Britain to pay respects at Easter Rising centenary
Secretary of State for Northern Ireland Theresa Villiers and Minister for Arts, Heritage and the Gaeltacht Jimmy Deenihan lay foundation stone for memorial to remember the Irish dead from the first World War
Northern Ireland Secretary of State Theresa Villiers (left) with Minister for Arts, Heritage and the Gaeltacht, Jimmy Deenihan TD at Glasnevin Cemetery, Dublin. Photograph: Brian Lawless/PA Wire
Flag-bearers at a foundation stone-laying ceremony for a Cross of Sacrifice at Glasnevin Cemetery. It commemorates the Irish who fell in the first World War. Photograph: Brian Lawless
The British government intends to accept an Irish invitation and send representatives to the centenary commemorations for the 1916 Easter Rising in two years, Secretary of State for Northern Ireland Theresa Villiers has said.
Ms Villiers and the Minister for Arts, Heritage and the Gaeltacht Jimmy Deenihan together laid the foundation stone for the Cross of Sacrifice to remember the Irish dead from the first World War who are buried in Glasnevin Cemetery.
The seven-metre tall cross will be unveiled on July 31st and will be the centrepiece memorial in Ireland to mark the 100th anniversary of the first World War. Ms Villiers said the Cross of Sacrifice, coming as it does a week before the state visit by President Michael D Higgins, demonstrated the warmth of the relationship between the governments.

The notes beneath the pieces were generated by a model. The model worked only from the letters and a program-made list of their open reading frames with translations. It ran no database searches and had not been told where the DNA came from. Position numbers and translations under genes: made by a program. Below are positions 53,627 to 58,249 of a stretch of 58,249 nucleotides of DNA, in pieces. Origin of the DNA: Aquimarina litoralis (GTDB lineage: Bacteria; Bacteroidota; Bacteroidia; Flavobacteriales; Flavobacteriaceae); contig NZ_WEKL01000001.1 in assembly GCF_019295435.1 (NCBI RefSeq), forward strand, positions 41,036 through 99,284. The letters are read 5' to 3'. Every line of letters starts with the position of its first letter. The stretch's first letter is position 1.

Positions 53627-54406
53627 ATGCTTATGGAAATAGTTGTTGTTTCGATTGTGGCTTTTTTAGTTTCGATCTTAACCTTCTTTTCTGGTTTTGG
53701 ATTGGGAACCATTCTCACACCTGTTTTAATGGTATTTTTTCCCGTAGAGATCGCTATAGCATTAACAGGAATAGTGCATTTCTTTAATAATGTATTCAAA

She said it was not generally well-known in either Britain or Ireland just how many Irish soldiers, estimated at 200,000, fought for the British army in the first World War.
Almost a third of the 700,000 eligible Irishmen signed up and an estimated 35,000 were killed.
“We want to see all those centenaries commemorated with respect and in an inclusive way,” she said. “I was grateful that the Tánaiste issued a invitation to the UK government and to the royal family to play a part in those commemorations of 1916. Certainly there will be representation from the British government there.”
Mr Deenihan said the cross will be a “poignant reminder” of the huge number of Irish who signed up to fight. They were part of a “blighted generation” and the war affected families all over the country, he said.
Members of the British and Irish parliamentary assembly, the British ambassador to Ireland Dominick Chilcott and DUP MP Jeffrey Donaldson, the chair of the Northern Ireland centenary commemoration committee, also attended.
Mr Donaldson said unionists would have difficulties participating in an Easter 1916 event in which they had no part.